Tensions between the United States and China are rising as the U.S. election nears, with tit-for-tat consulate closures, new U.S. sanctions and no less than three U.S. aircraft carrier strike groups prowling the seas around China. But it is the United States that has initiated each new escalation in U.S.-China relations. China’s responses have been careful and proportionate, with Chinese officials such as Foreign Minister Wang Yi publicly asking the U.S. to step back from its brinkmanship to find common ground for diplomacy. Continue reading

King Joe and the Round Table: Biden’s America in a multipolar world

In an article in Foreign Affairs in March, titled “Why America Must Lead Again,” Joe Biden claimed that “the world doesn’t organize itself,” and promised to “put the U.S. back at the head of the table” among the nations of the world. But the premise that the world can only organize itself under the direction of the United States and Biden’s ambition to restore the U.S. to such a dominant position at this moment in history are out of touch with global reality. Continue reading

Trump’s record on foreign policy: Lost wars, new conflicts and broken promises

On June 13, President Donald Trump told the graduating class at West Point, “We are ending the era of endless wars.” That is what Trump has promised since 2016, but the “endless” wars have not ended. Trump has dropped more bombs and missiles than George W. Bush or Barack Obama did in their first terms, and there are still roughly as many US bases and troops overseas as when he was elected. Continue reading

Defund the police, defund the military

On June 1, President Trump threatened to deploy active-duty U.S. military forces against peaceful Black Lives Matter protesters in cities across America. Trump and state governors eventually deployed at least 17,000 National Guard troops across the country. In the nation’s capital, Trump deployed nine Blackhawk assault helicopters, thousands of National Guard troops from six states and at least 1,600 Military Police and active-duty combat troops from the 82nd Airborne Division, with written orders to pack bayonets. Continue reading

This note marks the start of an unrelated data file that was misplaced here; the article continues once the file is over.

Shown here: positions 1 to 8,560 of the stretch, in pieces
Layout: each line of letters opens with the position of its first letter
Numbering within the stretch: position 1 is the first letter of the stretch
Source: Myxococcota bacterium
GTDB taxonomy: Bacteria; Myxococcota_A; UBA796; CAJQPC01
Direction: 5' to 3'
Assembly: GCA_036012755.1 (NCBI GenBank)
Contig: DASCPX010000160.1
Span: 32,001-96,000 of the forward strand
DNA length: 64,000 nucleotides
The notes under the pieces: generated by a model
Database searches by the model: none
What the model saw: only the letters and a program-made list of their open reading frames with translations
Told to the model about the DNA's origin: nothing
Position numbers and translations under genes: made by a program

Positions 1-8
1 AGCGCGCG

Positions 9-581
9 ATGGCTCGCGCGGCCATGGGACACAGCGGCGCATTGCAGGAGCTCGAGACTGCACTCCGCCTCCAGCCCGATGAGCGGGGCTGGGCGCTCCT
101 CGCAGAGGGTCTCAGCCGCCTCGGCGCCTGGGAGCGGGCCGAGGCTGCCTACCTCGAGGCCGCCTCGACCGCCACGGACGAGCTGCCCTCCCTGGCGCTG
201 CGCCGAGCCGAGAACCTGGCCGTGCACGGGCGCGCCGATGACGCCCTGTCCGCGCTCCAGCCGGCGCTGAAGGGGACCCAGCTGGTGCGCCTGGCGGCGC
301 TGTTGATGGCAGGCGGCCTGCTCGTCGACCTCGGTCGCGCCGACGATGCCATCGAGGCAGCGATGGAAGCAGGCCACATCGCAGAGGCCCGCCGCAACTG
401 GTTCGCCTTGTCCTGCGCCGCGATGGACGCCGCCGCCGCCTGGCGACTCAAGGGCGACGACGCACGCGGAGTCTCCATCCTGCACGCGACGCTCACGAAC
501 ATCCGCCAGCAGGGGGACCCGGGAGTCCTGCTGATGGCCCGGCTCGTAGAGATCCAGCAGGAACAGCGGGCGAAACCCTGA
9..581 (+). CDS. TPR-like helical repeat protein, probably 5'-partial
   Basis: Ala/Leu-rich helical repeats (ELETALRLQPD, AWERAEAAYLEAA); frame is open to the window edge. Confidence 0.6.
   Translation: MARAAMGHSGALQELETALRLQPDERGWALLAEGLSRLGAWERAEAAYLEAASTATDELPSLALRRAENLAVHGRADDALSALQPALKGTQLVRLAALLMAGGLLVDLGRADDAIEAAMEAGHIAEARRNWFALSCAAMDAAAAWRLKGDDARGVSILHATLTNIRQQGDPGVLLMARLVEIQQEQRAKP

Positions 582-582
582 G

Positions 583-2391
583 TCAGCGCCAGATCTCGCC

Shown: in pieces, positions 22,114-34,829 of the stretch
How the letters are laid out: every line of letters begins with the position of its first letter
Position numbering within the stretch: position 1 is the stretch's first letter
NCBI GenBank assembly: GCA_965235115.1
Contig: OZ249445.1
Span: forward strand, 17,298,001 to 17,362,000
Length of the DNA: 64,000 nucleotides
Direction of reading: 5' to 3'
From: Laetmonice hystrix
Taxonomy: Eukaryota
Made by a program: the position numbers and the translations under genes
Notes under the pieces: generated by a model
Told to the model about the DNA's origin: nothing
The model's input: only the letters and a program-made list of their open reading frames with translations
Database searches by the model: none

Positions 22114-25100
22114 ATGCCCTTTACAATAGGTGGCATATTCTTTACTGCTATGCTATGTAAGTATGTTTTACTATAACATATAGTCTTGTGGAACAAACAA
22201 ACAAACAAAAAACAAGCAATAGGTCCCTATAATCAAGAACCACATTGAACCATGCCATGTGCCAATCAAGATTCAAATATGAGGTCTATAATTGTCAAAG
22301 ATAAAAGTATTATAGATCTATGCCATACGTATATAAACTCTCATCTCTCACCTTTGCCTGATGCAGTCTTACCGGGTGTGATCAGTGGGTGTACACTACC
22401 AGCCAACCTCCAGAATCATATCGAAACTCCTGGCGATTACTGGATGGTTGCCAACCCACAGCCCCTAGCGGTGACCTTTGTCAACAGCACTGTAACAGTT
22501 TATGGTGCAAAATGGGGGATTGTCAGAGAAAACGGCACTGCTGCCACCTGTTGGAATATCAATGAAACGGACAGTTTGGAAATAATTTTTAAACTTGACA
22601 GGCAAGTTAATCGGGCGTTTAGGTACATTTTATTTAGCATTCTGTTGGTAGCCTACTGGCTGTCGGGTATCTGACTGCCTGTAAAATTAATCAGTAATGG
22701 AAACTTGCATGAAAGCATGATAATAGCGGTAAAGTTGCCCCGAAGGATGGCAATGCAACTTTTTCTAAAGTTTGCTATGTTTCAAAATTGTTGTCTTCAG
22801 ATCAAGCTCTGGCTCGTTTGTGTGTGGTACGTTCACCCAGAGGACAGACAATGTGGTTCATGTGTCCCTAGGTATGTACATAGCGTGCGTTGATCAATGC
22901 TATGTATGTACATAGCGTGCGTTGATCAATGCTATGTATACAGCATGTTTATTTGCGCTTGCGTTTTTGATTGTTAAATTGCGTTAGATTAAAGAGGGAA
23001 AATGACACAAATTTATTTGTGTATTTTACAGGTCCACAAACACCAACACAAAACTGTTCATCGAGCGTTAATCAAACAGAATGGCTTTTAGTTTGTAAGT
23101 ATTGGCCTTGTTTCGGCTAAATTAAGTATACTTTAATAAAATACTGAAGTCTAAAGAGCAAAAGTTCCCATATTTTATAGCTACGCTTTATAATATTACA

Who are the secret puppet masters behind Trump’s war on Iran?

On May 6, President Trump vetoed a war powers bill specifying that he must ask Congress for authorization to use military force against Iran. Trump’s “maximum pressure” campaign of deadly sanctions and threats of war against Iran has seen no let-up, even as the U.S., Iran and the whole world desperately need to set aside our conflicts to face down the common danger of the Covid-19 pandemic. Continue reading

Trump must choose between a global ceasefire and America’s long-lost wars

As President Trump has complained, the U.S. does not win wars anymore. In fact, since 1945, the only 4 wars it has won were over the small neocolonial outposts of Grenada, Panama, Kuwait and Kosovo. Americans across the political spectrum refer to the wars the U.S. has launched since 2001 as “endless” or “unwinnable” wars. We know by now that there is no elusive victory around the corner that will redeem the criminal futility of the U.S.’s opportunistic decision to use military force more aggressively and illegally after the end of the Cold War and the horrific crimes of September 11. But all wars have to end one day, so how will these wars end? Continue reading

Will America’s corruption end on a ventilator or in a mushroom cloud?

Little by little, Americans are understanding just how badly our government has let us down by its belated and disastrous response to the Covid-19 pandemic, and how thousands more people are dying as a result. But there are two other crises we face that our government is totally unprepared for and incapable of dealing with: the climate crisis and the danger of nuclear war. Continue reading

UN ceasefire defines war as a non-essential activity

At least 70 countries have signed on to the March 23 call by UN Secretary General Antonio Guterres for a worldwide ceasefire during the Covid-19 pandemic. Like non-essential business and spectator sports, war is a luxury that the Secretary General says we must manage without for a while. After U.S. leaders have told Americans for years that war is a necessary evil or even a solution to many of our problems, Mr. Guterres is reminding us that war is really the most non-essential evil and an indulgence that the world cannot afford—especially during a pandemic. Continue reading

Could COVID-19 reshape global leadership?

As U.S. COVID-19 cases double every few days and the death toll mounts, the U.S. seems to be caught in a “worst of both worlds” predicament: daily life and much of the U.S. economy is shut down, but no real progress has been achieved in its efforts to contain or eradicate the virus. Continue reading

12 ways the U.S. invasion of Iraq lives on in infamy

While the world is consumed with the terrifying coronavirus pandemic, today, March 19, the Trump administration will be marking the 17th anniversary of the U.S. invasion of Iraq by ramping up the conflict there. After an Iran-aligned militia allegedly struck a U.S. base near Baghdad on March 11, the U.S. military carried out retaliatory strikes against five of the militia’s weapons factories and announced it is sending two more aircraft carriers to the region, as well as new Patriot missile systems and hundreds more troops to operate them. This contradicts the January vote of the Iraqi Parliament that called for U.S. troops to leave the country. It also goes against the sentiment of most Americans, who think the Iraq war was not worth fighting, and against the campaign promise of Donald Trump to end the endless wars. Continue reading